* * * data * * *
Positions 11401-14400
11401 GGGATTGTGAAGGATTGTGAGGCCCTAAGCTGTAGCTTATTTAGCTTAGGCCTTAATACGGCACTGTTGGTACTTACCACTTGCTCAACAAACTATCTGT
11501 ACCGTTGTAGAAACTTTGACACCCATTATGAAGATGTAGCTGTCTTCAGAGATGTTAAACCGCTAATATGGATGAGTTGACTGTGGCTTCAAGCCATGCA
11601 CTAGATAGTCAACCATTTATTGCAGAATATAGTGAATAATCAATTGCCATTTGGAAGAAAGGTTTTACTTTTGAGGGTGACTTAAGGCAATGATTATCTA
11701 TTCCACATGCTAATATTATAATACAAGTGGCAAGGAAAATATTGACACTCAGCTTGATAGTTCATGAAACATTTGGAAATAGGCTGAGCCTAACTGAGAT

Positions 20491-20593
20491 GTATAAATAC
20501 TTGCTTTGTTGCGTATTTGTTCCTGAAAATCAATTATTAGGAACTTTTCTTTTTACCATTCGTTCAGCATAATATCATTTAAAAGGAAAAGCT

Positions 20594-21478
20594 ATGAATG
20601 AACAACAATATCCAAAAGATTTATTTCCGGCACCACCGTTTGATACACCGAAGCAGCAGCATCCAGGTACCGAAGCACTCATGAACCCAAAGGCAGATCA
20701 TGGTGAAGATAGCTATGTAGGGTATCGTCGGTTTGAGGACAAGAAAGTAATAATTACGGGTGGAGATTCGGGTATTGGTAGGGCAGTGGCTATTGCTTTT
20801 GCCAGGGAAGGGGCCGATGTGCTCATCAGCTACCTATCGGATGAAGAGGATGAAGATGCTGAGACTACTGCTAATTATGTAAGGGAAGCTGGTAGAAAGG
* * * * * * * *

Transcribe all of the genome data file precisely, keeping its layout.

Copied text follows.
Positions 11401-14400
11401 GGGATTGTGAAGGATTGTGAGGCCCTAAGCTGTAGCTTATTTAGCTTAGGCCTTAATACGGCACTGTTGGTACTTACCACTTGCTCAACAAACTATCTGT
11501 ACCGTTGTAGAAACTTTGACACCCATTATGAAGATGTAGCTGTCTTCAGAGATGTTAAACCGCTAATATGGATGAGTTGACTGTGGCTTCAAGCCATGCA
11601 CTAGATAGTCAACCATTTATTGCAGAATATAGTGAATAATCAATTGCCATTTGGAAGAAAGGTTTTACTTTTGAGGGTGACTTAAGGCAATGATTATCTA
11701 TTCCACATGCTAATATTATAATACAAGTGGCAAGGAAAATATTGACACTCAGCTTGATAGTTCATGAAACATTTGGAAATAGGCTGAGCCTAACTGAGAT

Positions 20491-20593
20491 GTATAAATAC
20501 TTGCTTTGTTGCGTATTTGTTCCTGAAAATCAATTATTAGGAACTTTTCTTTTTACCATTCGTTCAGCATAATATCATTTAAAAGGAAAAGCT

Positions 20594-21478
20594 ATGAATG
20601 AACAACAATATCCAAAAGATTTATTTCCGGCACCACCGTTTGATACACCGAAGCAGCAGCATCCAGGTACCGAAGCACTCATGAACCCAAAGGCAGATCA
20701 TGGTGAAGATAGCTATGTAGGGTATCGTCGGTTTGAGGACAAGAAAGTAATAATTACGGGTGGAGATTCGGGTATTGGTAGGGCAGTGGCTATTGCTTTT
20801 GCCAGGGAAGGGGCCGATGTGCTCATCAGCTACCTATCGGATGAAGAGGATGAAGATGCTGAGACTACTGCTAATTATGTAAGGGAAGCTGGTAGAAAGG